then this is definitely not the movie to go see.
have been some of the reactions of the Vietnam vets?
They really just felt
connected, particularly with the notifications, to the families. It
brought up a lot of stuff that had maybe been dormant for a while.
you go out and see any of the war films along the way, particularly the
late director Hal Ashby's films?
I love Hal Ashby [director
of such classics as Coming
The Last Detail,
Harold and Maude].
He's one of my favorite directors, but now, so is Oren. Actually, Oren
and I are going to do another movie together,
you talk to Oren about his experiences as a soldier in the Israeli
I think his whole vantage
point really helped our character development a lot. He's a guy who's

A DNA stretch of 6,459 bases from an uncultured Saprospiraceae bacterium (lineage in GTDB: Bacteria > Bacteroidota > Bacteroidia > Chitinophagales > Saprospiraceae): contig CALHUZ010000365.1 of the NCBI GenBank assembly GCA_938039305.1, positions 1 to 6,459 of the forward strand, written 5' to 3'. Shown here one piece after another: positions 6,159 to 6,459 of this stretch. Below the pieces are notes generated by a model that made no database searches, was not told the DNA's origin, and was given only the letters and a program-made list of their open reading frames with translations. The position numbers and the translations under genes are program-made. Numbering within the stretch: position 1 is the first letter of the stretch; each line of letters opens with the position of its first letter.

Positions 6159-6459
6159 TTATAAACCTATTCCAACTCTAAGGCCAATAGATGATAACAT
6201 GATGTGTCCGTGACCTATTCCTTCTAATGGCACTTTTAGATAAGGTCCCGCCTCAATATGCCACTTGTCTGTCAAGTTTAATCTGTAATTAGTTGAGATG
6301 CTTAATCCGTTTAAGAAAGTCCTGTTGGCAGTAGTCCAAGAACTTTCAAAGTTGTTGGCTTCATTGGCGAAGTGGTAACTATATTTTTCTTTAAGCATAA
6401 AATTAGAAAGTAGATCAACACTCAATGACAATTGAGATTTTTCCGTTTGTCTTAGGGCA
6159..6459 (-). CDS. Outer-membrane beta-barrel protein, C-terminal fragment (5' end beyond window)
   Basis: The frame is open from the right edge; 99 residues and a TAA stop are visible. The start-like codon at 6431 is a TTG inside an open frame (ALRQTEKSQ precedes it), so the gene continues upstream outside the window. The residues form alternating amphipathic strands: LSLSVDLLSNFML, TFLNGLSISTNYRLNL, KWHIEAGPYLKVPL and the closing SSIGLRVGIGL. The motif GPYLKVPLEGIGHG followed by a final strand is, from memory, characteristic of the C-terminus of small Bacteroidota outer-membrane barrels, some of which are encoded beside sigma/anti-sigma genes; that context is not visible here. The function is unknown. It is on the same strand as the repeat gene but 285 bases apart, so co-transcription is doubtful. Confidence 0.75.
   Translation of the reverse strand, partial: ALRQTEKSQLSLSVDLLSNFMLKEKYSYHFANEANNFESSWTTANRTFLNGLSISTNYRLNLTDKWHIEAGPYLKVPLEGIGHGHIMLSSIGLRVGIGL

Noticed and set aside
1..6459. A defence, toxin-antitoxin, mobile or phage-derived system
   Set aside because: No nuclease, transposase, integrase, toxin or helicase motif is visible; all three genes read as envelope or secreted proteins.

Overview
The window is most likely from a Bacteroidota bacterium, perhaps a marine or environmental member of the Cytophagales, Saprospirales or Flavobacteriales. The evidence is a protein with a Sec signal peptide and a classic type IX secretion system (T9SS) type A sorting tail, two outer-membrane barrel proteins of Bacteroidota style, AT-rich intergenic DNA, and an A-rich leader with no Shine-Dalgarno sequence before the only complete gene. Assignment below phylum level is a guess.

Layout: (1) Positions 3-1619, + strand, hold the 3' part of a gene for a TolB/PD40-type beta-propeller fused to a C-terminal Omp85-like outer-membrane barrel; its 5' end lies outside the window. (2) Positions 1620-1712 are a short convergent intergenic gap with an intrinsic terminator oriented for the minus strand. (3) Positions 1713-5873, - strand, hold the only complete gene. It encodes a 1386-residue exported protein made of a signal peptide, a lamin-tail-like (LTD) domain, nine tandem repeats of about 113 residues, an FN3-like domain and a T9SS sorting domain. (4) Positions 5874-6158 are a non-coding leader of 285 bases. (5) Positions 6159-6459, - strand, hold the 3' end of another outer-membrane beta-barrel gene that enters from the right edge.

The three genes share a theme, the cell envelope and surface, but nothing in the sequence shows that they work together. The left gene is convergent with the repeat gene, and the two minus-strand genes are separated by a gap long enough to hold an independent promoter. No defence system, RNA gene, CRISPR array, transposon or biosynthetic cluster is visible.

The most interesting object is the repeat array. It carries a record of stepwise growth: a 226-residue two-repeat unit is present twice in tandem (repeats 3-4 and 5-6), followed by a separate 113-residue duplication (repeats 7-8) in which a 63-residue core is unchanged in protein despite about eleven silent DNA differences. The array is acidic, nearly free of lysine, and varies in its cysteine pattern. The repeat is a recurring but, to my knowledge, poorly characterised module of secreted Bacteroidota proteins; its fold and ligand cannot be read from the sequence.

actually been in war theaters, as they call them. I think he's one of
the greatest directors I've worked with. I keep referring to him as a
young Hal Ashby and yet he's got his own vision. It's not like he's Hal
Ashby but I think his vision, and the way he managed to create a film
that is shot very uniquely, as with that nine-minute scene between Ben
and Samantha Morton, it's just breathtaking that he was able to shoot
this thing the way that he did. I think his own sensibilities coupled
with his experience in Israel, or really in Lebanon, that really helped
him a lot.
that help you in prepare; didn't you only have a week to prepare for the
film due to working on another movie,
that you were shooting in Bucharest before this?
Yeah. He really helped with
that. I had asked him. I was coming in a few days before we started
shooting and feeling really at sea and was actually scared to death that
I was going to botch this thing. I asked him to give me the background
of Tony Stone and he sent a couple of pages that were really helpful,
stuff from his past. He also had me go to Bucharest with my Class A's
and my fatigues. So I'm walking around Bucharest in Army clothes, boots,